Last week I gave you the rundown of Air Canada’s planned transition to a new Amadeus reservation system, scheduled to occur from 8pm EST on November 18 to some time on November 19. During the outage there would be no booking services available whatsoever; not online, not by phone, not even in person. Of course, Aeroplan reward bookings, which rely on the Air Canada booking system, would also be down during that period.
Well, shocking no one, the transition hasn’t exactly been smooth sailing.
Online and kiosk check-in have been down, at least intermittently. Some passengers have reported that their bookings were lost, while in at least a small number of cases, passengers received itinerary information belonging to other people. Text updates for flights suggested that there might be time travel. Any flights that were cancelled while the system was down, including one from Delhi to Toronto, posed a particular problem, with no mechanism for rebooking frustrated passengers.
Even on Sunday, a full week later, call centre hold times were reported well in excess of an hour, with many customers complaining of dropped calls exacerbating the problem. It generally appeared that the best way to contact the airline was to complain on Twitter, loudly, and hope to receive a DM from the social media team.
When contacted for comment, Air Canada advised that the conversion was completed by mid-day on November 19 and was functioning as expected. Although booking flows had returned to normal, “a relatively small number of cases” were experiencing technical issues and lengthy call wait times, and the airline was working as quickly as possible to resolve these few problems.
The Aeroplan Wrinkle
None of the above is particularly shocking giving the magnitude of the project at hand – Air Canada’s system was decades old, and technology has advanced just a wee bit since then. The real problem, and one that does not yet seem to be under control, is how the conversion affects Aeroplan’s interaction with Air Canada’s booking system.
As you may recall, from 2005 until earlier this year, Aeroplan and Air Canada were separate companies. After that long apart, Aeroplan has its own system that is separate from the Air Canada systems. However, there was a link in place between it and the old Air Canada system that was fairly transparent to its members, so reward bookings were pretty smooth even though the transaction involved two companies.
Unfortunately, the Air Canada conversion broke that link and the workaround doesn’t seem to be, well, working around.
In theory, Aeroplan accounts were to be paired or mirrored to the new system in some way, so that they could still talk to each other. In practice, based on what our team has been hearing from fliers and clients, in addition to what social media is reporting, only some of these accounts were actually migrated, while others are still pending.
Why is this an issue? If your account isn’t active in the new system, you can’t redeem miles for flights. Period. Customer service agents report that it can take “up to 72 hours” for a profile to be activated so they can ticket from it, but the reason for this is less than clear.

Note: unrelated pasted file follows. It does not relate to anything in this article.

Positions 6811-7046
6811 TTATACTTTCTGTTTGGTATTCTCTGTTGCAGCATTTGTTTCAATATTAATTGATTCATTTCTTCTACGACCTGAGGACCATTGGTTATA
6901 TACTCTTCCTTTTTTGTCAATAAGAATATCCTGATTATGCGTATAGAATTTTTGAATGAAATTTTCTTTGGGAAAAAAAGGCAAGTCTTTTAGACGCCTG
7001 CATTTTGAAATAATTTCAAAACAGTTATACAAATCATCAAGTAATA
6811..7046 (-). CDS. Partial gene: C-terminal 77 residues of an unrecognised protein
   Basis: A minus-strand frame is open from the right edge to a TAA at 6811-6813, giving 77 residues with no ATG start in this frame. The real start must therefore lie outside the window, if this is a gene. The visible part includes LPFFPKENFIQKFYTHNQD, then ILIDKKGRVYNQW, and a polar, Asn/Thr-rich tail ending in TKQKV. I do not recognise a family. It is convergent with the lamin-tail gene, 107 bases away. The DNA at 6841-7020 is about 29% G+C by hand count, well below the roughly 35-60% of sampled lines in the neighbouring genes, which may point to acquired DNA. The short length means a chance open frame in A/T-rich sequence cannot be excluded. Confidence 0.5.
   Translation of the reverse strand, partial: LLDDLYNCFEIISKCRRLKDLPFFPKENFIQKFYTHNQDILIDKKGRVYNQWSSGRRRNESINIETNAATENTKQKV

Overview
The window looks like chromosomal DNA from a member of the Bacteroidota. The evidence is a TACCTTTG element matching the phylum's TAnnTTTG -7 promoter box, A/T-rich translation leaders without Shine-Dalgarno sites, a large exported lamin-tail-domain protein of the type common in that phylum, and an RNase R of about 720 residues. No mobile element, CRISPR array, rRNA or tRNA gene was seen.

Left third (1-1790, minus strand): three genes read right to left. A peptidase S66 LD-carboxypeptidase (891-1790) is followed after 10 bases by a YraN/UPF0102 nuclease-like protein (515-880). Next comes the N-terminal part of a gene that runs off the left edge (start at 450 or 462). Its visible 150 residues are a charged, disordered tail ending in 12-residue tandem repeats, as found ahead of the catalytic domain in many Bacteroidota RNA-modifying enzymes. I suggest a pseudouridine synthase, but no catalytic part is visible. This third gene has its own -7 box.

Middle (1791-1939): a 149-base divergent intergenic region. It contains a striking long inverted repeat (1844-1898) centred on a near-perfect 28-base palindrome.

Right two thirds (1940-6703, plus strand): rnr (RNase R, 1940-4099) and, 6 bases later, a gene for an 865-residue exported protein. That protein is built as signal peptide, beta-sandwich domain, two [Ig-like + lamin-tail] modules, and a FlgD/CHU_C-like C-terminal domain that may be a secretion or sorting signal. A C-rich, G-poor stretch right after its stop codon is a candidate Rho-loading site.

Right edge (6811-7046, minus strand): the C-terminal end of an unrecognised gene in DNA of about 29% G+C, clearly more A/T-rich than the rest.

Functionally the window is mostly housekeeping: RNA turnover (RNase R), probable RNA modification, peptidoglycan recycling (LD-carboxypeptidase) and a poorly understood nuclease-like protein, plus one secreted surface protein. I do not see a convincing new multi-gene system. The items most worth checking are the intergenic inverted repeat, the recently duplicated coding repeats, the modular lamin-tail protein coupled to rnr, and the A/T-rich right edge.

Maybe worse, the system doesn’t show the user anything is wrong until a “Flight Redemption Failure” error pops up late in the booking process, if the account that the system is trying to pull miles from hasn’t yet been activated.
In some cases, which apparently seem to track with redemptions for airlines also operating on Amadeus, the failed itinerary is preserved and simply gets stuck in the ticketing queue until the account is activated. Itineraries on non-Amadeus-using carriers, however, seem to require much more manual handling to be ticketed at all.
As I’m sure you can imagine, Aeroplan call volumes are through the roof, with many social media users complaining that they have tried the line dozens of times over several days, but can’t even be put on hold, let alone have the issue actually addressed.
Technical issues happen, but this bad link problem is likely less an IT error and more a management decision. Air Canada is relaunching Aeroplan in June 2020, which will almost certainly include a new infrastructure for managing the new program.
Spending money on the AC-AP system integration today appears to be a low priority, as the system will likely be obsolete in 7 months. It may be a reasonable business decision, but it’s beyond frustrating for anyone who’s trying to book a reward today.
Again, because we all know technology is a fickle beast, most loyal customers aren’t going to get their knickers in a knot over a conversion issue, if communication around it is clear and it’s evident that all steps are being taken to remedy the problem as quickly as possible.
That hasn’t been the case here, where public notification of the pending outage was late, and the first indication of a redemption problem comes late in the game, and it’s obvious that more resources needed to be dedicated to customer service and call centre troubleshooting.
It’s difficult to escape the impression that Air Canada and Aeroplan gambled on the conversion being smooth as silk rather than spend the money to put adequate contingency plans in place.
For now, I’d recommend holding off on trying to book Aeroplan redemption flights that aren’t urgent and wait for things to calm down and accounts to be more fully migrated and activated.
How has your experience with the Air Canada migration been so far?